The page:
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Can I just turn it all back on after a year?


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  • Regular Member

When my fish died last year I Just turned the filters off and left the tank with all the plants and gravel etc without emptying it or washing it out.

A lot of water has evaporated but there is still a few inches of water in the tank and the filter (external) is still full of water. And so my question is....Can i just top the tank up with water, turn the filter back on and let it cycle? as its still in water will there be bacteria in the gravel and filter still for cycling? I would rather not completely empty tank if it an be avoided.

Thanks for your help

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  • Regular Member

Well, I think you should empty and clean tank and filter :idont

That's a long time for the filter and tank to sit stagnant and you also had a fish pass so who know what questionable nasties were in there to begin with :( If you have substrate I'm sure its very funky and rank :o I'd rise it several times with hot water!

I'm sorry this isn't the news you wanted, but having a clean tank and filter maybe will give you peace of mind :)

OH! Definitely toss your old filter media and start over there too!!!

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  • Regular Member

Definitely clean the tank, empty the canister filter, rinse well or replace the media, depending on condition. A year is a long time for water to sit, lots of bacteria (and not our beloved beneficial bacterias) will have grown. Not worth the risk. An hour, tops, of work will be worth it!

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  • Regular Member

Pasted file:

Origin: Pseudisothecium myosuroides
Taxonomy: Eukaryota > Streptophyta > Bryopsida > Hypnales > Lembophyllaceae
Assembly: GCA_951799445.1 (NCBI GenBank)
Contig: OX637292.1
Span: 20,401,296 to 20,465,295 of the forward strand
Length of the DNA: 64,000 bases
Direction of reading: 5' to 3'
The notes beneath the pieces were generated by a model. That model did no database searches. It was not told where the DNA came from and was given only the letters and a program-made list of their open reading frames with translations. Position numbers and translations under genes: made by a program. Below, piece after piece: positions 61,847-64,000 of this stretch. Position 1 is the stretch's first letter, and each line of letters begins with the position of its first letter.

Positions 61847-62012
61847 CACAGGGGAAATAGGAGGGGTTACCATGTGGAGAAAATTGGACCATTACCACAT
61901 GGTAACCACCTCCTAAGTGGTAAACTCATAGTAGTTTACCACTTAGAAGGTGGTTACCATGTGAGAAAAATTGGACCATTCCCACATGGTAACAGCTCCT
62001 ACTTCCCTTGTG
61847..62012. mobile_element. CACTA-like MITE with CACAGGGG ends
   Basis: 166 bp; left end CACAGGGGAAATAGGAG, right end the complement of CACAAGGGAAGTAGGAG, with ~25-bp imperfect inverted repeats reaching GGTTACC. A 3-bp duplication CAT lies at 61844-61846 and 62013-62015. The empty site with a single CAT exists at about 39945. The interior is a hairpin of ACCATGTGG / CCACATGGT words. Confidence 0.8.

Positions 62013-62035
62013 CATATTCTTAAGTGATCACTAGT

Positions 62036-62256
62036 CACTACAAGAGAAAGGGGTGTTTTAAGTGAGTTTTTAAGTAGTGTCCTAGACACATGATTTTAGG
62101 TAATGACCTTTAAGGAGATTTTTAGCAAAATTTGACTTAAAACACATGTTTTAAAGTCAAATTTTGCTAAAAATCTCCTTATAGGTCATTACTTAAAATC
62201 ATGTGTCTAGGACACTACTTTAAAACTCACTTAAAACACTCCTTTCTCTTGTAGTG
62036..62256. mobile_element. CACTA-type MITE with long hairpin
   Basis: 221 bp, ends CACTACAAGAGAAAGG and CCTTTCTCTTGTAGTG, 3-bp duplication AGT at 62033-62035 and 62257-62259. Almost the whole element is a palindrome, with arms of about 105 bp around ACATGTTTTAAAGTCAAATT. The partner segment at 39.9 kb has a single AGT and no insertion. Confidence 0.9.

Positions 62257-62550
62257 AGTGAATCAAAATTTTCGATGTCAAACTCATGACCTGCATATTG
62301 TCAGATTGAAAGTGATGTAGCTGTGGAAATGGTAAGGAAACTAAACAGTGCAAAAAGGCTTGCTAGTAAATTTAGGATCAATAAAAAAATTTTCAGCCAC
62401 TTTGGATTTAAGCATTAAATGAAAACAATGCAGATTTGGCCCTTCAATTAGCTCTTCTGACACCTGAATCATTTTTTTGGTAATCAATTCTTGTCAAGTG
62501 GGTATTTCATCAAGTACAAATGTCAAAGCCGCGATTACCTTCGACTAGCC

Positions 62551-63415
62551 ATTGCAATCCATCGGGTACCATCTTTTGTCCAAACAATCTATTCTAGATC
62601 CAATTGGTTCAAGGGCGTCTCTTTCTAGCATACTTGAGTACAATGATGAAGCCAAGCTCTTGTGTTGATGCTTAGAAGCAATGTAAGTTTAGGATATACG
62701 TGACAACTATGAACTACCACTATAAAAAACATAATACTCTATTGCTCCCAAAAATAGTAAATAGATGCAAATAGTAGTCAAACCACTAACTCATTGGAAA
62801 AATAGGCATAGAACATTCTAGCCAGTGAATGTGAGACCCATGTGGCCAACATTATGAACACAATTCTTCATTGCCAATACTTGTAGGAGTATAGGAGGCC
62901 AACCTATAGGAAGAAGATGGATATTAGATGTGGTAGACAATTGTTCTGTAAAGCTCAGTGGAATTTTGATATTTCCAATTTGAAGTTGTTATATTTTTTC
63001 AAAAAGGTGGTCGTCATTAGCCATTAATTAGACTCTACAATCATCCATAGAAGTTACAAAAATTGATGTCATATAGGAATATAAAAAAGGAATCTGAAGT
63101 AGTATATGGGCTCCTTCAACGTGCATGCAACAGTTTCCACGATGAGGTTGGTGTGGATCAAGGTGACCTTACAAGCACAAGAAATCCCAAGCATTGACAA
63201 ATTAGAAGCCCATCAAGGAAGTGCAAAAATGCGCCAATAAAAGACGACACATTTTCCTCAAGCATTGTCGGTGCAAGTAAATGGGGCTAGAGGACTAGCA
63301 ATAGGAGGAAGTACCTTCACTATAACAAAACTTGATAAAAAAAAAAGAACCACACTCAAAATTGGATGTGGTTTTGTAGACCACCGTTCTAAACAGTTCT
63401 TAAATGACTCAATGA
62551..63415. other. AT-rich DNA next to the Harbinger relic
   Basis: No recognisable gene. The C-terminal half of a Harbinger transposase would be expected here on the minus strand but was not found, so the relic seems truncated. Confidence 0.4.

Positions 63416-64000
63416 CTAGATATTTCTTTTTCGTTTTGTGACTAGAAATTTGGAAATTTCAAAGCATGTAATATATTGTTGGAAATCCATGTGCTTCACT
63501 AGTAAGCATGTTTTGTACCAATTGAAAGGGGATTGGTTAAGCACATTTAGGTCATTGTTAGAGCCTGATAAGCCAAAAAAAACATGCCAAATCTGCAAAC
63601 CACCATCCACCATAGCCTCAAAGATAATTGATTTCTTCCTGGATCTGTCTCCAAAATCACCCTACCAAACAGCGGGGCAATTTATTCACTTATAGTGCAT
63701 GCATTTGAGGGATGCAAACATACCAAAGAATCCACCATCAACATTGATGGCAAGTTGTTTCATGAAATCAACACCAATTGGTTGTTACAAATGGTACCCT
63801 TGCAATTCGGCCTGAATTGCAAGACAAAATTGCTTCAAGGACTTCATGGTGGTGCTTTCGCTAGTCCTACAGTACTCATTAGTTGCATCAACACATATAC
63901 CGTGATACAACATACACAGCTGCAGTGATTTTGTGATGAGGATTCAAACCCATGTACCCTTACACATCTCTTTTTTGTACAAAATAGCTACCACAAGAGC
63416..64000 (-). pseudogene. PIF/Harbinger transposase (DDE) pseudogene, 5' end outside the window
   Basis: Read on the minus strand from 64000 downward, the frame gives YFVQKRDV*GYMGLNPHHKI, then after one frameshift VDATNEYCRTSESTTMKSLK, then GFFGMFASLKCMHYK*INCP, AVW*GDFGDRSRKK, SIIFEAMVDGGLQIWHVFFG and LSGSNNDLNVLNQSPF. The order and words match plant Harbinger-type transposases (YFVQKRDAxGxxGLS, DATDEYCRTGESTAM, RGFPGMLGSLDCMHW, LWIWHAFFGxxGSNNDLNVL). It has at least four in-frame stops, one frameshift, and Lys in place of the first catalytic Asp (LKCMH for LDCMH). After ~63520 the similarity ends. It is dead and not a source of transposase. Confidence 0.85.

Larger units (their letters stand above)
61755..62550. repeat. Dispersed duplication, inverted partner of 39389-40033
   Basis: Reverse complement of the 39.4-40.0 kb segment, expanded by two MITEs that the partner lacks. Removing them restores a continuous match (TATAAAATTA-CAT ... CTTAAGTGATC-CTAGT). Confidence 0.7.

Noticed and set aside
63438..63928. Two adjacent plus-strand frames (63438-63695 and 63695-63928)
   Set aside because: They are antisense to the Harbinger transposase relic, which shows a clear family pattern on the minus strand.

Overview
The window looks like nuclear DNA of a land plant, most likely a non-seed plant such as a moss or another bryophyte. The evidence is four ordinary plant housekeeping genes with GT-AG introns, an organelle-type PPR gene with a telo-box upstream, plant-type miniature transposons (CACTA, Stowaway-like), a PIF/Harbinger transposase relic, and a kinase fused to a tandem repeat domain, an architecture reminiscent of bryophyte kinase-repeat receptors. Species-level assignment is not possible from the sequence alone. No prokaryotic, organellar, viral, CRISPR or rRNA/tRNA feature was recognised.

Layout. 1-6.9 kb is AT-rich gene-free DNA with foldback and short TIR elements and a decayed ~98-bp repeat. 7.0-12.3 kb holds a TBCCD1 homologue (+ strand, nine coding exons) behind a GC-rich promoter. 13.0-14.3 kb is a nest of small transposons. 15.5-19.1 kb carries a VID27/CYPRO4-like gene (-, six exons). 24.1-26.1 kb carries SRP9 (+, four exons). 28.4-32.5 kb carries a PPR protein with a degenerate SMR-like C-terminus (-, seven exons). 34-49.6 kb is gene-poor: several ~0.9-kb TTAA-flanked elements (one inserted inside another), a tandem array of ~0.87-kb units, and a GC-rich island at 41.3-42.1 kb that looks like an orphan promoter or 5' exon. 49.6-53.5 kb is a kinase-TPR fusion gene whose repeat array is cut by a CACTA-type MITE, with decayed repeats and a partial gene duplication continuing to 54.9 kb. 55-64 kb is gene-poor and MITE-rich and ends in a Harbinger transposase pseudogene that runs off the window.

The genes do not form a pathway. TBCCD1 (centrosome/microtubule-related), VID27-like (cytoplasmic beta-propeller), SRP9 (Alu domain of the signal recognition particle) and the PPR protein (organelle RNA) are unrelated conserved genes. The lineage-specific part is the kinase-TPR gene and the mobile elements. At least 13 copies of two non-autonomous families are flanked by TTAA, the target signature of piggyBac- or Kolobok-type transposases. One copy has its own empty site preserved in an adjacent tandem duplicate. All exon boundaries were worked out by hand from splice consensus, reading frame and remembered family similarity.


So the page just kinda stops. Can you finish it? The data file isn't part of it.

I agree. Clean it all with a 1:19 bleach:water mixture (no soap). When it's clean, rinse in tap water treated with Prime (to get all the chlorine from the bleach out.

I would toss the gravel and filter media and get new. You can bleach the fake plants.

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  • Regular Member

What i would do would be drain it completely, remove all the gravel, scrub the whole inside of the tank (then rinse and drain the tank again), remove the filter from the back of the tank, remove the filter cartridges (throw them away), scrub the whole filter in hot water until its clean, put new filter cartridge in, place on the tank, fill with water (use water conditioner) then let it run for a while before you add a fish or two and monitor levels. Goldfish care is alot of work, if your not willing to do that (which really isn't that much work) then your not willing to do the maintenance to keep it going successfully. But it is very rewarding if you do the work.

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  • Regular Member

You should empty the filter and clean the media. Do you still have plants in the tank? If so, I would remove the water, refill the tank with fresh water, turn on the cleaned filter and see how it looks after a day or so. If the water looks or smells yucky, you probably need to clean the gravel or at least do another 100% water change. If the water looks and smells fine, you probably don't need to do any further cleaning, although the tank is going to look a lot better if you take it all apart and scrub everything.